4 min

The tops in arts

A baker's dozen of cream-filled treats

Credit: Xtra files

Queer artists have been faithfully serving up sweet and unsavoury pleasures all year. Here are a few of the highlights of 2002 culled from Xtra reviews and stories (and beyond). And while you may not agree with all of the choices – it would be very easy to double or treble the list – what’s plainly evident is that these artists deserve kudos for feeding our never-ending hunger for a shared understanding of ourselves in this crazy, fucked-up, wonderful world.

1) Live music

The Hidden Cameras. Joel Gibb and his band of merry makers have amassed quite a following outside their alterna-queer base. The gay, folk, church music outfit received the Rising Star Award at Canadian Music Week, have been championed by Radio Sonic’s Grant Lawrence (on CBC Radio Two) and were part of Exclaim’s cross-Canada concert series. Look for a new CD on Rough Trade (outside of Canada) coming out next year. Kumbaya my lord, indeed.

2) Recorded music

Gay: Obscene Underground compiled and mixed by Denise Benson. With selections from Matt C, Kaje Johnson and Nick Holder, house music never sounded so intriguing. Runner up: Barry Harris and Chris Cox Present Thunderpuss. Xtra’s Barnes wrote that the collection “is a fast and furious ride from track one with their galloping version of Madonna’s ‘Don’t Tell Me’ setting the pace and ending up with their dark and brooding (?!) version of Britney’s ‘Don’t Let Me Be The Last To Know.'”

3) Scene makers

Tie between Zahra Dhanani and Mykl Hall, aka DJ Zahra of Funk-Asia and DJ BlackCat of Manhattan’s Stylin’ Saturdays and numerous other parties. These two have led the charge to make Toronto’s party scene more colourful and varied. Not that we don’t love acres of white muscle boys bouncing at 130-plus BPM. On that front, see Daniel Paquette’s party break down, on page 28.

4) Dance

The Contract by The National Ballet Of Canada (in its 50th anniversary season), with choreography by James Kudelka, design by Michael Levine, sound design by John Oswald and music by Michael Torke. It’s one of the best works Kudelka and the National have ever done. As Eve, the Pied Piper character, dancer Martine Lamy delivered a bewitching marriage of spiritual charisma and physical passion.

5) Stage

In On It by Daniel MacIvor. Life and death dance again; somehow the Toronto-based playwright and actor manages to keep enticing audiences to investigate life’s big questions and petty deceits.

6) Books, fiction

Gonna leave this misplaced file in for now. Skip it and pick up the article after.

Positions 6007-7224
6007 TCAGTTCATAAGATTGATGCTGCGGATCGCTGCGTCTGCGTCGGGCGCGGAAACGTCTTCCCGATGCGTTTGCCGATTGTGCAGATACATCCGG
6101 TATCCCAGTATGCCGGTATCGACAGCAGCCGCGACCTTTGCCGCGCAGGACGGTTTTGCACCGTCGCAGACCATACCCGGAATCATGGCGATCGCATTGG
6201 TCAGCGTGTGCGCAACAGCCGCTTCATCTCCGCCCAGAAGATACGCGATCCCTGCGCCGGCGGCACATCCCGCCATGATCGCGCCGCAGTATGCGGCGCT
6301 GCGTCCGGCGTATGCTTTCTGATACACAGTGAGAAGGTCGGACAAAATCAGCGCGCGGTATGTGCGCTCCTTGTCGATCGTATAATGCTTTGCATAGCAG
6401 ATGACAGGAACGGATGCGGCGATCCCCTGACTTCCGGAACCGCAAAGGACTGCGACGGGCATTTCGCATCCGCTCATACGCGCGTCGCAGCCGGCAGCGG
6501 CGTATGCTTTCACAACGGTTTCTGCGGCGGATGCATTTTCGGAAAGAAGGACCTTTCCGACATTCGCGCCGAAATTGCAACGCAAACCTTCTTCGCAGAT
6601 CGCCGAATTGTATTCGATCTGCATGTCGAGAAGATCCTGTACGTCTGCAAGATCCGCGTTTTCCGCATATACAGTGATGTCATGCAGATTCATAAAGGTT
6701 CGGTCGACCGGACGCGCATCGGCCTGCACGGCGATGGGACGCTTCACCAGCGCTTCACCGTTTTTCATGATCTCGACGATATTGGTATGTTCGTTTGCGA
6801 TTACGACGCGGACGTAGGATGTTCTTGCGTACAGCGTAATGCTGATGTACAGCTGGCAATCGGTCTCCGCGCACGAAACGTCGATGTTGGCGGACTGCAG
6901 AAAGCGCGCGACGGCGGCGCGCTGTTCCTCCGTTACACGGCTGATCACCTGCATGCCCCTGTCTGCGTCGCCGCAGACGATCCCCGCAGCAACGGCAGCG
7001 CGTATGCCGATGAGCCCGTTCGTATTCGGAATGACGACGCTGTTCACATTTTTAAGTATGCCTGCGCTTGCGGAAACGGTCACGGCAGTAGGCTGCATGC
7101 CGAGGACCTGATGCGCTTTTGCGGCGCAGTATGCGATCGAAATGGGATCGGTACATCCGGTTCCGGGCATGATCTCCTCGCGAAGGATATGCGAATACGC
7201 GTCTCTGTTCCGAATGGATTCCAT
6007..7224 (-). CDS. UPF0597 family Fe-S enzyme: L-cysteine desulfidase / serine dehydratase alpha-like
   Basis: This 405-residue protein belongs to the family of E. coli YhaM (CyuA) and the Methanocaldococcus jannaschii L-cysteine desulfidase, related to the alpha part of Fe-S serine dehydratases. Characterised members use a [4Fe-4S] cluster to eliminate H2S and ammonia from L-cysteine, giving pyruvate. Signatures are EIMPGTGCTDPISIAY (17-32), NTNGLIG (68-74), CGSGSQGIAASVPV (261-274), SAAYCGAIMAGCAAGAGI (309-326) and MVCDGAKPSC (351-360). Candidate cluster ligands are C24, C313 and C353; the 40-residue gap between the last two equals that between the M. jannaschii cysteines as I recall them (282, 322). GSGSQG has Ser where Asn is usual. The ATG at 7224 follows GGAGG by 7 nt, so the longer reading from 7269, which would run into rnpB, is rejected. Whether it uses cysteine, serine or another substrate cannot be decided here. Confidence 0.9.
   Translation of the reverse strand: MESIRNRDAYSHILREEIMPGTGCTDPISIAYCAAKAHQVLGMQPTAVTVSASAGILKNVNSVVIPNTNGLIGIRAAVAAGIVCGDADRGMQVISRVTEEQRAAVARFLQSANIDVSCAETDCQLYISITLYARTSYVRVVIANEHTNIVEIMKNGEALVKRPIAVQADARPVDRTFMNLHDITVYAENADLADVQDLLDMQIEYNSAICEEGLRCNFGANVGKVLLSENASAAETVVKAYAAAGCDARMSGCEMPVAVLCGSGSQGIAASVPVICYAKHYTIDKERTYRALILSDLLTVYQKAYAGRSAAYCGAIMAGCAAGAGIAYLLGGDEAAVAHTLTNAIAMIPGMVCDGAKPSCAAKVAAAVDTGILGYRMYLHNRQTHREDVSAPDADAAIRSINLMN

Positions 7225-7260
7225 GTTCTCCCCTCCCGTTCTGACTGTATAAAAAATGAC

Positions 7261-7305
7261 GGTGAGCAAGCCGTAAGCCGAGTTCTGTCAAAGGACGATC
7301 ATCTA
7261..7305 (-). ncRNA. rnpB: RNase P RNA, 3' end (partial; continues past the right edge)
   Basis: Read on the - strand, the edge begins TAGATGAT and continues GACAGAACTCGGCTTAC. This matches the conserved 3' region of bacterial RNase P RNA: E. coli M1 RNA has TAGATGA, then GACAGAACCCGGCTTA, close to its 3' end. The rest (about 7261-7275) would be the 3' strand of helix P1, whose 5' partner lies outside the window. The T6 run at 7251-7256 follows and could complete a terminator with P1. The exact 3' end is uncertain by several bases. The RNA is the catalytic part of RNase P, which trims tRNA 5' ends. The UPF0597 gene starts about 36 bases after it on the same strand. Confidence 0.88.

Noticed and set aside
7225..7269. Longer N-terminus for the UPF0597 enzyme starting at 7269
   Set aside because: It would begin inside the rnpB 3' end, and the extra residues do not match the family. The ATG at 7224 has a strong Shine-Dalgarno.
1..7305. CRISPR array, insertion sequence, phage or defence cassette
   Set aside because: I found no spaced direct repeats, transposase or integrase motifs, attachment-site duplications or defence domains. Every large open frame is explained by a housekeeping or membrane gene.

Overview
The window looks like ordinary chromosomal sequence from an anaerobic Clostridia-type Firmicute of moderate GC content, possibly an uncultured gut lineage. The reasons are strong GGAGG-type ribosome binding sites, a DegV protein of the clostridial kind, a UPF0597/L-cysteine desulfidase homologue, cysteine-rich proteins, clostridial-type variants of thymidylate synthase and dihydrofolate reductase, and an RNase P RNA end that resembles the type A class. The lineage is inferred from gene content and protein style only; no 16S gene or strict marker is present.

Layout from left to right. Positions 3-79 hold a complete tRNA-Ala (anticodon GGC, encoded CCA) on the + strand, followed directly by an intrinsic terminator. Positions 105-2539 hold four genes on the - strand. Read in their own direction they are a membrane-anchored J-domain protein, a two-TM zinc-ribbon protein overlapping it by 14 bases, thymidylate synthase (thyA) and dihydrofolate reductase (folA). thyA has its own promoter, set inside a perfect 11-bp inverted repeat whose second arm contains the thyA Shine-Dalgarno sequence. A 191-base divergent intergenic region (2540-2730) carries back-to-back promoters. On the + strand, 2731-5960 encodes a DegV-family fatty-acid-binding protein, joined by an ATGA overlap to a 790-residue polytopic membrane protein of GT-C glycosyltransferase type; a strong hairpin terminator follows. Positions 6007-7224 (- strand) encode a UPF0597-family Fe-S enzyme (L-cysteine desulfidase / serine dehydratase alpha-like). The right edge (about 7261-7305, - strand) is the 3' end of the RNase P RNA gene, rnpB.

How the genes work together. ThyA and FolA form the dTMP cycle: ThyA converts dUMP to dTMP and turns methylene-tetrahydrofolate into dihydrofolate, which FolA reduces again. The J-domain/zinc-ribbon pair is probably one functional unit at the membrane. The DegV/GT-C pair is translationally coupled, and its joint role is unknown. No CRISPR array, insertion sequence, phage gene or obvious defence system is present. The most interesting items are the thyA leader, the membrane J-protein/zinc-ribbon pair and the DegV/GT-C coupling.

The Lost Garden by Helen Humphreys. Xtra’s Maureen Phillips called it a haunting, “unsentimental exploration of the varieties of grief” with “a density, a fullness… that is very satisfying.”

7) Books, picture

Dear Friends: American Photographs Of Men Together, 1840-1918, compiled by Montreal-born David Deitcher. Xtra’s Jim Bartley wrote: “Dear Friends captures men in moments that are finally undefinable. These pictures transcend our sexual categories and our savvy itemized inclusiveness. Their greatest charm is their erotic mystery.”

8) Film

Far From Heaven. Xtra reviewer Nicholas Davies wrote that the film, “reaffirms Todd Haynes as the most fascinating filmmaker of contemporary American cinema.” We’ve included this only non-Canadian entry in recognition of Hollywood’s wholesale homo-philia, with strong queer offerings like Kissing Jessica Stein, LIE, Frida, The Hours, Chicago and (France’s) 8 Women all released this year.

9) Visual arts

Karen Azoulay’s recent Sprinkle, Sprinkle show at Paul Petro. “Sitting underneath her sparkling, curious, dendritic installation was like being buried at sea, but in an alien ocean,” writes RM Vaughan.

Runner up: Will Munro’s underwear art at Remington’s, Zsa Zsa and SPIN.

Special (straightish) mention: Fiona Smyth’s Bride Of Gene show at SPIN, her most audacious and assured work to date.

10) Administrator cum impresario

Wayne Baerwaldt, the new director of Toronto’s Power Plant Gallery. By beginning with a pervy Power Ball party this summer and bringing in as his inaugural show the internationally celebrated Paradise Institute, you can tell big and wonderful things are in the works from this unaffected upstart Winnipegger.

11) Opera

Yes, it gets its own category because we’re gay, it’s opera and opera in this town is booming. Young stars are succeeding on the international stage and queers are increasingly out at every level of production. Highlights this year: the Canadian Opera Company’s remounts of Salome and Oedipus Rex (which Tim Ashley of The Guardian called “one of the most shattering pieces of music theatre you will ever experience”), its new productions of Julius Caesar and the COC Ensemble Studio’s Turning Of The Screw and Opera Atelier’s Coronation Of Poppea.

12) TV moment

Ann-Marie MacDonald discussing her novel, Fall On Your Knees, on Oprah. Oprah cancelled her book club on the same episode. Coincidence? Runners up: Paul DeBoy being escorted off the premises by a hyperventilating management rep for peeing in the players’ bathroom of the Montreal Expos on PrideVision’s Locker Room; Ed Sahely caught in a karaoke loop on the Comedy Channel’s The Gavin Crawford Show; Canuck Eric McCormack winning his first Emmy for Will And Grace.

13) Overachievement

Evan Adams. The playwright, actor and former talk show host gave an amazing starring performance in the challenging feature film The Business Of Fancydancing (which played Inside Out this year, but hasn’t been released theatrically in Canada). All the while, he’s been going to medical school and is now doing residency at St Paul’s in Vancouver, the hospital he chose for its work in native health and AIDS/HIV. Runner up: filmmaker and editor Allyson Mitchell, a member of the fat-friendly performance troupe Pretty, Porky and Pissed Off and one half of Bucky And Fluff’s Craft Factory (the other half, Lex Vaughn, is no slouch either – she’s also a comic with the duo called Glyph).